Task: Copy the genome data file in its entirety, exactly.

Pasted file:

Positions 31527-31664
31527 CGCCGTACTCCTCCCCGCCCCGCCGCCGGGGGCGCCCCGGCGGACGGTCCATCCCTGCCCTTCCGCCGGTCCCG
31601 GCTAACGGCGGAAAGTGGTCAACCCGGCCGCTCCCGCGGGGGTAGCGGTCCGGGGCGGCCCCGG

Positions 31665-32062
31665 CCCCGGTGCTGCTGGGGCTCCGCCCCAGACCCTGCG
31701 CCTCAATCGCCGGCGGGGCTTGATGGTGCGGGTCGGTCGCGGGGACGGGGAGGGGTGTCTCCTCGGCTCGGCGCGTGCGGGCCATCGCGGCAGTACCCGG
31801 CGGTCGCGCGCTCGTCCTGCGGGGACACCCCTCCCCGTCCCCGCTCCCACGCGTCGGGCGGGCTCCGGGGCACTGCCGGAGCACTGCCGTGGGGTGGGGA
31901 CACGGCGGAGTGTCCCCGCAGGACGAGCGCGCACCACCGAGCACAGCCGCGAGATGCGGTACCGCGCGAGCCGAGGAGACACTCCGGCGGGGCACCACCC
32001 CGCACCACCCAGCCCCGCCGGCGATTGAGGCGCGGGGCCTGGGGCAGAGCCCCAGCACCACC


Positions 31527-31664
31527 CGCCGTACTCCTCCCCGCCCCGCCGCCGGGGGCGCCCCGGCGGACGGTCCATCCCTGCCCTTCCGCCGGTCCCG
31601 GCTAACGGCGGAAAGTGGTCAACCCGGCCGCTCCCGCGGGGGTAGCGGTCCGGGGCGGCCCCGG

Positions 31665-32062
31665 CCCCGGTGCTGCTGGGGCTCCGCCCCAGACCCTGCG
31701 CCTCAATCGCCGGCGGGGCTTGATGGTGCGGGTCGGTCGCGGGGACGGGGAGGGGTGTCTCCTCGGCTCGGCGCGTGCGGGCCATCGCGGCAGTACCCGG
31801 CGGTCGCGCGCTCGTCCTGCGGGGACACCCCTCCCCGTCCCCGCTCCCACGCGTCGGGCGGGCTCCGGGGCACTGCCGGAGCACTGCCGTGGGGTGGGGA
31901 CACGGCGGAGTGTCCCCGCAGGACGAGCGCGCACCACCGAGCACAGCCGCGAGATGCGGTACCGCGCGAGCCGAGGAGACACTCCGGCGGGGCACCACCC
32001 CGCACCACCCAGCCCCGCCGGCGATTGAGGCGCGGGGCCTGGGGCAGAGCCCCAGCACCACC